Synurid

The synurids are a small group of heterokont algae, found mostly in fresh water.

Synurids
Synura.jpg
A colony of Synura sp.
Scientific classification
Domain:
(unranked):
Superphylum:
Phylum:
Class:
Synurophyceae

Andersen, 1987
Order:
Synurales

Andersen, 1987
Families

CharacteristicsEdit

 
A single cell of the freshwater algae species Synura petersenii, false color image created using SEM

They are covered in silicate scales and spines. In Synura, these are formed on the surface of the chloroplasts,[1] two of which are usually present, but sometimes only one divided into two lobes is seen. The cells have two heterokont flagella, inserted parallel to one another at the anterior, whose ultrastructure is a distinguishing characteristic of the group. Both asexual and isogamous sexual reproduction occur.

GeneraEdit

Two major genera are included here, divided into species mainly based on the structure of the scales.

  • Mallomonas species are free-living individual cells, usually 50-100 μm in length. They have ornate scales and generally long spines.
  • Synura species occur as spherical colonies, with the cells oriented so that the flagella point outwards, each usually around 30 μm in length. The colonies are globular, rather than hollow, and spines are short if at all present.

Both are common plankton in lakes and ponds.

To reproduce the parent cell splits into two daughter cells which get half of the parent cells scales. The new cells can regrow the scales and grow back into their original form.

HistoryEdit

The genus Synura was proposed in 1834 by the German microscopist Christian Gottfried Ehrenberg (1795–1876).[2]

The synurids were originally included among the golden algae in the order Ochromonadales as the family Mallomonadaceae. They were formally defined as a separate group by Andersen in 1987, who placed them in their own class Synurophyceae, based on an earlier suggestion by Cavalier-Smith.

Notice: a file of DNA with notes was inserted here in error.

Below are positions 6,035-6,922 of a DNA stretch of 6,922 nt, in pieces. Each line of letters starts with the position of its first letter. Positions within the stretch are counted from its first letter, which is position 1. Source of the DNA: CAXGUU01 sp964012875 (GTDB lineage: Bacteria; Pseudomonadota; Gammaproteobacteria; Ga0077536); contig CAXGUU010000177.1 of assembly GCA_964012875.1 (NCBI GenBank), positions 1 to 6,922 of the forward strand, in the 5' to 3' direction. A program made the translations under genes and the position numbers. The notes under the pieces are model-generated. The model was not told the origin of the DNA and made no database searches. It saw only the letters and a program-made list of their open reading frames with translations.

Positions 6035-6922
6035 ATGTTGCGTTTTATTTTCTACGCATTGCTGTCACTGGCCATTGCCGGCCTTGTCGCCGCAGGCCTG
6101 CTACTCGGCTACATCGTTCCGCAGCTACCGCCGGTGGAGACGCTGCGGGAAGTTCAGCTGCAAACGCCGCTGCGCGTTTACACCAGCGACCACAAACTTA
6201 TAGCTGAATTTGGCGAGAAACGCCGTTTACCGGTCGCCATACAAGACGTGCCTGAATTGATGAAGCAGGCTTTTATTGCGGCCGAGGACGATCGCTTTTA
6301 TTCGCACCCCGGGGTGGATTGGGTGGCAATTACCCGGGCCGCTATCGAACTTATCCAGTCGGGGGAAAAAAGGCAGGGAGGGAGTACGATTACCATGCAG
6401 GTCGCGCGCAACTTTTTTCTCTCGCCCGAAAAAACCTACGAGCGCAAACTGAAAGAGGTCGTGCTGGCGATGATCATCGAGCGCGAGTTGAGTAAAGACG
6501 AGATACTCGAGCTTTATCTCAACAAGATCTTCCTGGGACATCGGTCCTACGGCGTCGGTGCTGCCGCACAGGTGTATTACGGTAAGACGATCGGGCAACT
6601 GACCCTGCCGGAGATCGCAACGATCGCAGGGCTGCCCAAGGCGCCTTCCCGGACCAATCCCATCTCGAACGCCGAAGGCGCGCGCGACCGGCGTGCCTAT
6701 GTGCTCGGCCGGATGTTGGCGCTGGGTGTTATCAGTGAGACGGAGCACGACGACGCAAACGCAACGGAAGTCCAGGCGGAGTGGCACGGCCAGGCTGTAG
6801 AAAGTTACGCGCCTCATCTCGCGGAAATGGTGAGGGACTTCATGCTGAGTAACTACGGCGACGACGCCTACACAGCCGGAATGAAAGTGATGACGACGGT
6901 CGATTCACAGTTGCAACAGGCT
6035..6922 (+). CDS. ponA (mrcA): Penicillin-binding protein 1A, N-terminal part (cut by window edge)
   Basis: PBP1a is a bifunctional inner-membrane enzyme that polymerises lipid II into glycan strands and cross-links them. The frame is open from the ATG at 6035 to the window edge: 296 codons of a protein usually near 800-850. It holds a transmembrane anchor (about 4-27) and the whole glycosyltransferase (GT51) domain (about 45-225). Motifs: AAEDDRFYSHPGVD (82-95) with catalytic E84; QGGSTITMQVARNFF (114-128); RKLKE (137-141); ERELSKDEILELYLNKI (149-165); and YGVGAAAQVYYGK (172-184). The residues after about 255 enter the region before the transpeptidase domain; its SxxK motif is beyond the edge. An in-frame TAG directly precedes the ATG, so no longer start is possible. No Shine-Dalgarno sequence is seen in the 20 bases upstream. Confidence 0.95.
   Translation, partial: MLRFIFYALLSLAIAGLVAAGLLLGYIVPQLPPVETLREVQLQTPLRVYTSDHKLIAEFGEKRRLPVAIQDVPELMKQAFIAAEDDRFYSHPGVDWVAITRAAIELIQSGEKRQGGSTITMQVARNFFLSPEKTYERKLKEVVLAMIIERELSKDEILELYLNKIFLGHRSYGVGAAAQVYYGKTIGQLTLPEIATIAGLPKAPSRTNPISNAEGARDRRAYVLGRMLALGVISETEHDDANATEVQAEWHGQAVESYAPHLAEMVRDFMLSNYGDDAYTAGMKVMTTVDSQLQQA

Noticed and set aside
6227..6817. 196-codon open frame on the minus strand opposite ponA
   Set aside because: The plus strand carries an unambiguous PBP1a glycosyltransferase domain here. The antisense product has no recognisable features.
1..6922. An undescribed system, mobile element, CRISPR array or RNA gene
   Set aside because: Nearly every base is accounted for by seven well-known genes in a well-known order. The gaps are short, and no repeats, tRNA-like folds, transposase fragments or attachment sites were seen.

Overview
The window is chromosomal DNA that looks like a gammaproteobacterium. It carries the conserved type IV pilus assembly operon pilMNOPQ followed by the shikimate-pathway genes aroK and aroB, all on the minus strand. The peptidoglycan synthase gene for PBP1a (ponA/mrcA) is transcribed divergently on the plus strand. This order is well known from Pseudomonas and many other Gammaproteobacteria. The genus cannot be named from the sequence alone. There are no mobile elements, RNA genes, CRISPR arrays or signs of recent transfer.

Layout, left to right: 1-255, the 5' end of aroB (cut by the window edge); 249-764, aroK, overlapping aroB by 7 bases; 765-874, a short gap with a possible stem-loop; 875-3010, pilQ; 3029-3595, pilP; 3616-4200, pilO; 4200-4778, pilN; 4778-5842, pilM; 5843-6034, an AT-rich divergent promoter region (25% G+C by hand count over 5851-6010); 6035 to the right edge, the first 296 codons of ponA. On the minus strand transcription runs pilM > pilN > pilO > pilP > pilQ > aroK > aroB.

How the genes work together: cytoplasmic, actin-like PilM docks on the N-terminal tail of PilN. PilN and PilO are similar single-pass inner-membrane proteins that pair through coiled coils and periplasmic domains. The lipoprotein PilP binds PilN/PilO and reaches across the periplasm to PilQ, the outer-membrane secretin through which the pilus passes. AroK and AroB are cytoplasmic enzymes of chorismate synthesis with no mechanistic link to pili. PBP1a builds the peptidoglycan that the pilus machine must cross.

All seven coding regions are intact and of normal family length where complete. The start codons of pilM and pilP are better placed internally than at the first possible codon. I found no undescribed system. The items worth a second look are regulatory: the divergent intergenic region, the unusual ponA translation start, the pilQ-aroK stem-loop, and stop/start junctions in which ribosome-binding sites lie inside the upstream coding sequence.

The Chrysophyceae and Synurophyceae are part of a common clade.[3][4]

ReferencesEdit

  1. ^ Barry S.C. Leadbeater (1990), "Ultrastructure and assembly of the scale case in Synura (Synurophyceae Andersen)", British Phycological Journal, 25 (2): 117–132, doi:10.1080/00071619000650111
  2. ^ See:
    • Ehrenberg (1833). "Dritter Beitrag zur Erkenntniss grosser Organisation in der Richtung des kleinsten Raumes" [Third contribution to [our] knowledge of greater organization in the direction of the smallest realm]. Abhandlungen der Königlichen Akademie der Wissenschaften zu Berlin [Treatises of the Royal Academy of Sciences in Berlin] (in German): 145–336. From p. 281: Ehrenberg created a new family, Volvocina, " … wozu ich die vier neuen Gattungen Chlamidomonas, Syncrypta, Synura, und Uroglena stelle." ( … into which I place the four new genera Chlamidomonas, Syncrypta, Synura, and Uroglena.) [Note: According to p. 145, Ehrenberg's paper was first presented in 1832, revised somewhat, and published in 1834.]
    • See also: AlgaeBase: Synura Ehrenberg, 1834
  3. ^ Grant J, Tekle YI, Anderson OR, Patterson DJ, Katz LA (March 2009). "Multigene Evidence for the Placement of a Heterotrophic Amoeboid Lineage Leukarachnion sp. among Photosynthetic Stramenopiles". Protist. 160 (3): 376–85. doi:10.1016/j.protis.2009.01.001. PMID 19282238.
  4. ^ W. Vyverman, G. Cronberg (March 1993). "Scale bearing chrysophytes from Papua New Guinea". Nordic Journal of Botany. 13 (1): 111–20. doi:10.1111/j.1756-1051.1993.tb00022.x.CS1 maint: uses authors parameter (link)

External linksEdit